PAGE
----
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I am trying to replace my bathroom fan. The old fan had a light, but I am replacing it with a basic fan with no light (Hampton Bay #BPT13-14MG).

The ceiling has two pipes that each have one white wire and one yellow wire. The new fan has two green, one white, and one black. I am not sure how to proceed at this point.

There is one switch on the wall that controlled both the fan and the light on the old unit.

Any help would be appreciated.enter image description here

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  • How many switches are there in the wall? Was one switch controlling both the fan and light, or did separate switches control the two? Or were there other lights controlled by the fan switch? – ThreePhaseEel May 3 '20 at 1:28
  • There is one switch that controlled both the light and the fan. – user116712 May 3 '20 at 1:41
  • Did the new fan come with a knockout bracket? It seems that you'll have to replace the one from the old fan... – ThreePhaseEel May 3 '20 at 1:59
  • Yes, it did. It only has an opening for one pipe though. – user116712 May 3 '20 at 2:06
  • Can you post photos of the new bracket please? – ThreePhaseEel May 3 '20 at 2:10
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The old fan's bracket seems to be identical, so I'd just go ahead and continue the old one in service, rather than exchange an essentially identical piece.

The biggest problem you have is this fan is supplied with single-use stab connectors. Once you stab, you can't un-stab. So you need to get it right the first time, or just cut those stupid things off and use wire-nuts.

Clearly, one pipe is supply, and the other pipe is onward switched fan/light power to something else. Since you're in conduit, the installer had more liberty to choose wire colors, and chose yellow when ordinarily someone would use black or red. Don't worry too much about that. But white is definitely neutral, regardless!

For now, get a plain receptacle. Pick one pipe, and attach the white to neutral and yellow to hot on the receptacle. Plug something in there e.g. a night light. Turn the breaker on, and see if the night light will light up. If it does, you have identified supply.

Turn the power off and try the other pipe - same thing. See if any switch makes that "night light" come on. It's possible power is coming from both directions! Weird, unlikely, but we need to cross it off the list.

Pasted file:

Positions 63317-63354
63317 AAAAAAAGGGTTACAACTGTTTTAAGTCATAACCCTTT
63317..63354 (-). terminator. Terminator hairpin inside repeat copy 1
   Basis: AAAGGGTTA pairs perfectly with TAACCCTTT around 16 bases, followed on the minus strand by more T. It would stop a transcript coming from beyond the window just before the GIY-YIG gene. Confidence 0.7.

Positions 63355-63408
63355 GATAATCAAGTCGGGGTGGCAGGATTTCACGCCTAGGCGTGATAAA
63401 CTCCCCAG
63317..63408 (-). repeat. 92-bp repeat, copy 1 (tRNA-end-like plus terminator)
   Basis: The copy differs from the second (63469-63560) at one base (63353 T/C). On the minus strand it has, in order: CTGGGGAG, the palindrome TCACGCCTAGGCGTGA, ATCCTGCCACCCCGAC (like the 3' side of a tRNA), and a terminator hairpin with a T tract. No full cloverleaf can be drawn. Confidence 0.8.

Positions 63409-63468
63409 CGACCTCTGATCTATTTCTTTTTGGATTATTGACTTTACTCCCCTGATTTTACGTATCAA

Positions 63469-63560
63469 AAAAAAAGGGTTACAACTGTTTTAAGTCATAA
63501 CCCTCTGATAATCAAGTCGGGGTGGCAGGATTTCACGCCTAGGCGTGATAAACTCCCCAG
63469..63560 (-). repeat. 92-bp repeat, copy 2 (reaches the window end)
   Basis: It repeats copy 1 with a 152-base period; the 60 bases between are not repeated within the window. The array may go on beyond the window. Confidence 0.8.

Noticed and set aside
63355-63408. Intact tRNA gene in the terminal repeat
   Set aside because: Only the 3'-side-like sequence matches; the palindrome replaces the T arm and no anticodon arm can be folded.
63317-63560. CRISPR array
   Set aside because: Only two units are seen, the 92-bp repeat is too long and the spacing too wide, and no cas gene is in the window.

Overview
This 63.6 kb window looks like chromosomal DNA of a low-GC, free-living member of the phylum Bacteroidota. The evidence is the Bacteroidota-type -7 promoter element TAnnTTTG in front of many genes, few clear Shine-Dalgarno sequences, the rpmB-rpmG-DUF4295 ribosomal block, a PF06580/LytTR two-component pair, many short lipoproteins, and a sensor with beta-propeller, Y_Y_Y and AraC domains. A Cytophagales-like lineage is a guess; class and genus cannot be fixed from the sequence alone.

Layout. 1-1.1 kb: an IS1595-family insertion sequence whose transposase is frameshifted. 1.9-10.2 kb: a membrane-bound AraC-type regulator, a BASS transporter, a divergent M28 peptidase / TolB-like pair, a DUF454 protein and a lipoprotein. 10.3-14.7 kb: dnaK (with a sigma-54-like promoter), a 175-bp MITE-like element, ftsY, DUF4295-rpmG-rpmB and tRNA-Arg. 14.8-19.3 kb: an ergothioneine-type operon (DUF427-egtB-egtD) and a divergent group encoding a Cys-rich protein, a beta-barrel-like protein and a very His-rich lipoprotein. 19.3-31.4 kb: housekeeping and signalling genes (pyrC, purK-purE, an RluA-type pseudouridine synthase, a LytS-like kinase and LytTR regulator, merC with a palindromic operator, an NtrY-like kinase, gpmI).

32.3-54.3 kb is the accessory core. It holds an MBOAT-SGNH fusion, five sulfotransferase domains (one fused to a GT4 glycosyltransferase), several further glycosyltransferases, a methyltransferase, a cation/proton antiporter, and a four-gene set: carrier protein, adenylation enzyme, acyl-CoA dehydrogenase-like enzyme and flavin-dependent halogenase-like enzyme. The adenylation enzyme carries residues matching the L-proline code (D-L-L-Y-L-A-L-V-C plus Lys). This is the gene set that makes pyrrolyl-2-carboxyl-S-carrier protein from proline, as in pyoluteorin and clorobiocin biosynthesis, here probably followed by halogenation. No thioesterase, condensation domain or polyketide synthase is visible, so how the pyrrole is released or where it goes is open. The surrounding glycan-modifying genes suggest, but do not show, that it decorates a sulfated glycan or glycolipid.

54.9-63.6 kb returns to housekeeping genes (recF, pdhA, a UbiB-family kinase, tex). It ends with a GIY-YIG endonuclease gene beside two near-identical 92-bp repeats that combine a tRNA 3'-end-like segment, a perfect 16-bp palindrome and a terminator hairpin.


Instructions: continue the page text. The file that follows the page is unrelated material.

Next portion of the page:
OK, so with the receptacle and night light lighting up off the fan/light switch, what now is broken?? I bet something that used to come on with that switch, has stopped doing so. That is where that other pipe goes to.

Anyway, now mount the fan. You most likely need to make a 3-way connection between the fan's white wire and the 2 white wires from the ceiling. That stab connector won't do. You'll need a wire-nut or a Wago lever connector. (or stabs with more slots, but I do not like those, no I don't.)

Then, you'll (probably) need to do the same with the fan's black wire and the 2 yellow wires. Again, use a wire-nut or a lever connector (looks like a stab connector but is locked/released by levers).

That should do it. As far as ground, the conduit is ground. When the fan is re-mounted to the bracket the conduits come in on, the steel case of the fan will be fastened to the bracket, and that will ground the fan. You don't need to do anything with the 2 ground wires. You can leave them in their little stab connector.

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  • I wouldn't rely on the connection of the old electrical cover plate fitting securely enough to the new fan to provide a satisfactory equipment ground. It appears to me the attachment screw on the old cover is on the top, and the new fan is on the side. If somehow the cover can be modified at very least I would run a 10-32 tap through the old cover and add a ground pigtail. (I might do even pigtail a ground wire to the new cover, not being particularly comfortable with rigid connections to vibrating equipment. – NoSparksPlease May 3 '20 at 13:26
  • It looks to me like the 2 cover plates are identical @NoSparksPlease , and there's a notch/hook on the top, and a screw on the side. If the old one can be un-bent, it should be able to continue in service. The screw appears to be accessible. – Harper - Reinstate Monica May 3 '20 at 18:36

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